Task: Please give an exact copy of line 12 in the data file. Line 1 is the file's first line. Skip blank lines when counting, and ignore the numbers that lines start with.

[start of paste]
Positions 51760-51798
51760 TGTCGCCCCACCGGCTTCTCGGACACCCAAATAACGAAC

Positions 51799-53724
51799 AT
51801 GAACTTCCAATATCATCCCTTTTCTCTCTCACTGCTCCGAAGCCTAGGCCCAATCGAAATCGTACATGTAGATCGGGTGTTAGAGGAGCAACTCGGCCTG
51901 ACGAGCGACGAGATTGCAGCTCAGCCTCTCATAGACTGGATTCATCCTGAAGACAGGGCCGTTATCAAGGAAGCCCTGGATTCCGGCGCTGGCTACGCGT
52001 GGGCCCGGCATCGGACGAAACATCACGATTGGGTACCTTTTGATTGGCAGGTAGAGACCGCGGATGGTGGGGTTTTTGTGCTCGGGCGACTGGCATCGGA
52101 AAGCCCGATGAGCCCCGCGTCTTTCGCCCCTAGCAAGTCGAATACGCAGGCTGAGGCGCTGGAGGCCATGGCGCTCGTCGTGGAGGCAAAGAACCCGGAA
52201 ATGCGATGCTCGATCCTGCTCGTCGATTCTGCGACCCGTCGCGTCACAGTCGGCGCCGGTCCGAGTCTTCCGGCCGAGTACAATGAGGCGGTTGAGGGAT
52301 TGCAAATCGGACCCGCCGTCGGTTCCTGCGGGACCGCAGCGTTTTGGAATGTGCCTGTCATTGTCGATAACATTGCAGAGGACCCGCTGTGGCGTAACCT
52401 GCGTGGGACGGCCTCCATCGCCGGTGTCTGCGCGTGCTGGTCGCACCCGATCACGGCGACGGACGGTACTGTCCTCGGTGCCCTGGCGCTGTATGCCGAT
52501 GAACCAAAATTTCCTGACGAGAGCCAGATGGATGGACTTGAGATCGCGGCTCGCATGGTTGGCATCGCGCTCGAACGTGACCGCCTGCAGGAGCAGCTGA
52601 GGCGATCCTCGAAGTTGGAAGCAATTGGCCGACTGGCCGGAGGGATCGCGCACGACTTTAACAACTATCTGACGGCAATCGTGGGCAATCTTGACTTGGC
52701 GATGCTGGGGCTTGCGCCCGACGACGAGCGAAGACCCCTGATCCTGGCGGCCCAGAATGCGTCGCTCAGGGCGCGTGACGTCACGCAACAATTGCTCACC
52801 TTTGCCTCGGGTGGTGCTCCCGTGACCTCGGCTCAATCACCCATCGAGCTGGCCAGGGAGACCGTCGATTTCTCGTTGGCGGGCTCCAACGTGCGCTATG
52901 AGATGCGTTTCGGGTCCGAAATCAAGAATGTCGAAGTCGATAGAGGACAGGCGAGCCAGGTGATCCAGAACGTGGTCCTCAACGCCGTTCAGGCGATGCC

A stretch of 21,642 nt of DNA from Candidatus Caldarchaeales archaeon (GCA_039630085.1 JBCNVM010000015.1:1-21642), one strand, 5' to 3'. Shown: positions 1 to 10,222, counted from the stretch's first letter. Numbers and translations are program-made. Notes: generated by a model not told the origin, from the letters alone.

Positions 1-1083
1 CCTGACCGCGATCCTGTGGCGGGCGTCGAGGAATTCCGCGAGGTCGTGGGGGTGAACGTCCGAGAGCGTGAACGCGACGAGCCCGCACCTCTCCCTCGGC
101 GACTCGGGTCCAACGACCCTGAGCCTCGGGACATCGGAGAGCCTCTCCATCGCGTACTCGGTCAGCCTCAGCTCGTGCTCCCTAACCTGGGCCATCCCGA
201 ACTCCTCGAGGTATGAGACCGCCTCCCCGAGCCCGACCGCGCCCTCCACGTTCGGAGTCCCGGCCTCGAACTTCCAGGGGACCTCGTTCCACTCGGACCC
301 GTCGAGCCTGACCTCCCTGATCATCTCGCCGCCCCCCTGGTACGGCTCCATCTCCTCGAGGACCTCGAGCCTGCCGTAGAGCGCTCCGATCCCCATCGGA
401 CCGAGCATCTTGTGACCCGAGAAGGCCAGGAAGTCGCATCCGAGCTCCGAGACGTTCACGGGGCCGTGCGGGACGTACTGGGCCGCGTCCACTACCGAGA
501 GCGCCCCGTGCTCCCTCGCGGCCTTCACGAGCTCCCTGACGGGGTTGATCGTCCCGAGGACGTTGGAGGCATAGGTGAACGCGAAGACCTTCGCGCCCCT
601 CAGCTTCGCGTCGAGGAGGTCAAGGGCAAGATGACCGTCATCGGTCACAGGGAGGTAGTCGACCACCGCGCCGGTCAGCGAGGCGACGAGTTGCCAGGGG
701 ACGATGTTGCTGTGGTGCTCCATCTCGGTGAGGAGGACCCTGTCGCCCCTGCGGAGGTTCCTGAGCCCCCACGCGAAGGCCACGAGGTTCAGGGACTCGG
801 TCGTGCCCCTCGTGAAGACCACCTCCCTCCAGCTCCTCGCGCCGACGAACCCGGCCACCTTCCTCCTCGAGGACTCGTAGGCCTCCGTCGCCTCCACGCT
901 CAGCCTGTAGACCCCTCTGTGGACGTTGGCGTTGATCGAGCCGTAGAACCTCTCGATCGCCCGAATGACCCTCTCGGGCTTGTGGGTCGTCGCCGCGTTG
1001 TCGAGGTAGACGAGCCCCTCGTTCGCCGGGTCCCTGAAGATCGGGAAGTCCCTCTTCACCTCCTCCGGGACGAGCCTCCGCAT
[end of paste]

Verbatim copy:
52501 GAACCAAAATTTCCTGACGAGAGCCAGATGGATGGACTTGAGATCGCGGCTCGCATGGTTGGCATCGCGCTCGAACGTGACCGCCTGCAGGAGCAGCTGA